Should my husband draw Social Security now at age 66 1/2?

My husband and I got married a year ago. I am 58 years old and he is 66. When we married, we both agreed to work until I retired, which is good because neither one of us is wealthy. In the meantime, his parents in Texas recently passed away. We inherited some money and a few low valued rental properties there. He is in Texas, where he hasn't worked for two years now, still trying to get rid of those properties and I am back in Illinois (where we will live) working full-time. The Texas properties are really bad and he is putting in a lot of labor to fix them up. I think he should take Social Security now instead of digging into the money we inherited to live off of each month. My salary pays for my commute, living expenses, insurance, and a small bit for savings if we're lucky. I'm also covering a long-term care insurance policy for us and dental for both of us as well as my health insurance. When he gets back to Illinois, we wanted to buy a house, but instead of even getting a part-time job to supplement our income (which would not decrease his Social Security at this point) as he promised, he is living off of the inherited money and refusing to draw Social Security until age 70. Soon, we won't have enough money to get a house or for any retirement security. At this point in our lives, I don't see how waiting 4 years to get an increase of $200 a month makes any sense. We are losing $15,000 a year to maybe make $2,400 more a year four years from now. I think he should get a part-time job AND take the Social Security. Who knows if either one of us will make it to 70 or be unable to work soon, and we'll both have to live to over 80 to break even with what he's NOT taking. Letting the Social Security sit there with our fingers crossed for a very small increase while we could have income, and maybe even some savings on top of that, and instead spending saved money for our house, seems insane. We are just getting further and further behind. I would like your opinion because this is really starting to get contentious between us. I realize in a normal situation that if you don't need the money, you shouldn't take it until 70 years old, but we DO need the money. I can't possibly cover for the both of us. Besides that, if something happens to his or my health, and neither one can work, we're really in a worse mess. What should I do?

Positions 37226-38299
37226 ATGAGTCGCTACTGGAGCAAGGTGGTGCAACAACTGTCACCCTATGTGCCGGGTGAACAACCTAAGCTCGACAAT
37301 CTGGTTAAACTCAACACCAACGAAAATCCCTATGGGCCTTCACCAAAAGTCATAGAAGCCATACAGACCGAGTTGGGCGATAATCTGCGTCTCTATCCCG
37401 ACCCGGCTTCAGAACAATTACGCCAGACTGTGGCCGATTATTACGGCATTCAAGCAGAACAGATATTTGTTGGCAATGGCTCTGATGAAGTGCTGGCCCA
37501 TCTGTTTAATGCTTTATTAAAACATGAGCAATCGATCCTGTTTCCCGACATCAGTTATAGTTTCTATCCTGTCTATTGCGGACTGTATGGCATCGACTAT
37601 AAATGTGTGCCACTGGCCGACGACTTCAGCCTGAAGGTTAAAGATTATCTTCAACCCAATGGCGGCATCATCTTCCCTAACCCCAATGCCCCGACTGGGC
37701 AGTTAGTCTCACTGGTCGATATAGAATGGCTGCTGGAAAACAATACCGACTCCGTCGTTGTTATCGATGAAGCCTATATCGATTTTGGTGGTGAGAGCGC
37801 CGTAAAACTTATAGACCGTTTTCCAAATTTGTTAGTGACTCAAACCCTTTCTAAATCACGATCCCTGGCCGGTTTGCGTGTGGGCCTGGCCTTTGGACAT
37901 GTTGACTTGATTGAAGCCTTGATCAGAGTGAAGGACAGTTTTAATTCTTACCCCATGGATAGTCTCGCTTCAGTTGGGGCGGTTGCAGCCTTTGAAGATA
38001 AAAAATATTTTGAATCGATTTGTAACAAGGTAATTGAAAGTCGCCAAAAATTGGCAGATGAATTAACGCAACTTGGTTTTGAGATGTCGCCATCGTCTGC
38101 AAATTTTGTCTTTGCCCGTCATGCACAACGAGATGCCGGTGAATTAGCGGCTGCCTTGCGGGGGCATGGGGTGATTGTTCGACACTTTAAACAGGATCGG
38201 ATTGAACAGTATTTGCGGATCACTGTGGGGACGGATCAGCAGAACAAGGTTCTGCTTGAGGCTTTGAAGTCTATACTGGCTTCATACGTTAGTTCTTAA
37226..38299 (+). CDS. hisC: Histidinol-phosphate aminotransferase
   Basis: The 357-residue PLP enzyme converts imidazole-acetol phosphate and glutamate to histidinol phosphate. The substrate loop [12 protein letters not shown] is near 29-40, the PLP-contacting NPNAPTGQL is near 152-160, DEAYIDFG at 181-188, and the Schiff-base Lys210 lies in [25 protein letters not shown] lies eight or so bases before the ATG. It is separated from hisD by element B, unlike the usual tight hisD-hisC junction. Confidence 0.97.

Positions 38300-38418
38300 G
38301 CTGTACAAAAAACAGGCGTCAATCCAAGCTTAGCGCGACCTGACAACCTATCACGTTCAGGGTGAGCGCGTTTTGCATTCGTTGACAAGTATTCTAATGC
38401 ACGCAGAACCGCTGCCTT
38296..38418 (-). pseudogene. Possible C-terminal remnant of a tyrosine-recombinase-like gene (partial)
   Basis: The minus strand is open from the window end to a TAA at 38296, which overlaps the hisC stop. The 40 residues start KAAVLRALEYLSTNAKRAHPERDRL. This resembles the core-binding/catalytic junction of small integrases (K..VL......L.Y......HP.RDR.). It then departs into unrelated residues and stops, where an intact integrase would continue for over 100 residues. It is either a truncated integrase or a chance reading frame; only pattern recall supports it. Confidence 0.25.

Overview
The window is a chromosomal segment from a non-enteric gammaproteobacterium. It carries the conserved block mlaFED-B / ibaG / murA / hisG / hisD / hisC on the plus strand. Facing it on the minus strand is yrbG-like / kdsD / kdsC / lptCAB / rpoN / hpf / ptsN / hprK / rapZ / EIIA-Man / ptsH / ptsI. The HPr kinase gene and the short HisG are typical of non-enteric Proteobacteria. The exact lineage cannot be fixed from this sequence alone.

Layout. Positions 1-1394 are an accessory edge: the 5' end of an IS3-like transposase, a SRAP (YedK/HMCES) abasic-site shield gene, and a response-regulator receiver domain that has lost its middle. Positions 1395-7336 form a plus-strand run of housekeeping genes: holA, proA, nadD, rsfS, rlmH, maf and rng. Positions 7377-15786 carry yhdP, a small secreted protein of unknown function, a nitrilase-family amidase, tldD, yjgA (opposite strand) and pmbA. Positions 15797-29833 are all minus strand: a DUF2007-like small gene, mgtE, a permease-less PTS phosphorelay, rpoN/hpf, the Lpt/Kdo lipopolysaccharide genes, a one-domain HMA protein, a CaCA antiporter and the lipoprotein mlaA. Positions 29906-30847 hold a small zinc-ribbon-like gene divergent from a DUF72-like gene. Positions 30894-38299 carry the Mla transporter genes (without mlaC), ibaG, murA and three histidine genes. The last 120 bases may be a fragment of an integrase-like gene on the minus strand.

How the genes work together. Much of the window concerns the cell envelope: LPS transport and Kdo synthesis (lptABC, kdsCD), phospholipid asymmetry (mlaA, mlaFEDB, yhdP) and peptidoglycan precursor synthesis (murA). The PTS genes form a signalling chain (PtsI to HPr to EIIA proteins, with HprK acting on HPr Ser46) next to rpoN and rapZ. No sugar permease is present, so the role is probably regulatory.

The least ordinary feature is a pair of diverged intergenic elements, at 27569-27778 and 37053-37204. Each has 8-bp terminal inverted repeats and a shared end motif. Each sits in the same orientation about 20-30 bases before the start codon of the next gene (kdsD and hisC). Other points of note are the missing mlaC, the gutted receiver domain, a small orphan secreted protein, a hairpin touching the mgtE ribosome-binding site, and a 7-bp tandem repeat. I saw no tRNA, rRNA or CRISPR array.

Financial Planning, Social Security, Peri-Retirement
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May 2017
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Whew!  You have a lot of moving parts to think about here.  And also at least one incorrect assumption in addition to a lot of missing information.  Right up front it's apparent you need to visit with a holistic, fiduciary planner who can do projections for you based on your current assumptions, and, put together the missing pieces for you.

The "incorrect assumption" is your Social Security calculation.  If your husband's annual benefit at 66 is $15,000 then it would be no less than 32% higher at his age 70:  $19,800.  The delayed credits between 66 & 70 are simple (as opposed to compouned) 8% for a total of 32%.  That's $4800/yr, twice the $2400 number you're using.  With cost of living increases- which apply even if you're not taking benefits -that increase would be even more.  In general, your husband is correct in his plan to spend down savings in exchange for much higher lifetime income.  In addition, if his benefit is higher than yours will be at his age then he is also doing you a big favor.  Because upon his death, his full benefit will replace yours.

However, having said that, here are some of the missing pieces any planner would need:

  1. Your budgets.  Yes, that's plural.  A Survival budget is essential.  This is the amount of monthly income it would take to be sure you are housed, fed, healthcared, dressed and transported for work.  Then a Living budget, the amount you need to live life the way you would like.
  2. Both your Social Security benefits at age 66.  Most planners can work forward and backward from there.  
  3. Your longevity.  Meticulous planners will have you complete a Longevity Calculator.  You can do this yourself in advance with a quick Google search.  If your result is less than about 85 then you may indeed want to file for Social Security early.  But your biggest retirement risk is living longer than you expect.  Social Security is a great hedge against that risk.
  4. All your asset values and income amounts.

AARP has a pretty good calculator at if you would like to start there.  But there is no substitute for an experienced planner who can pull everything together for you and visually illustrate the effects of different choices.

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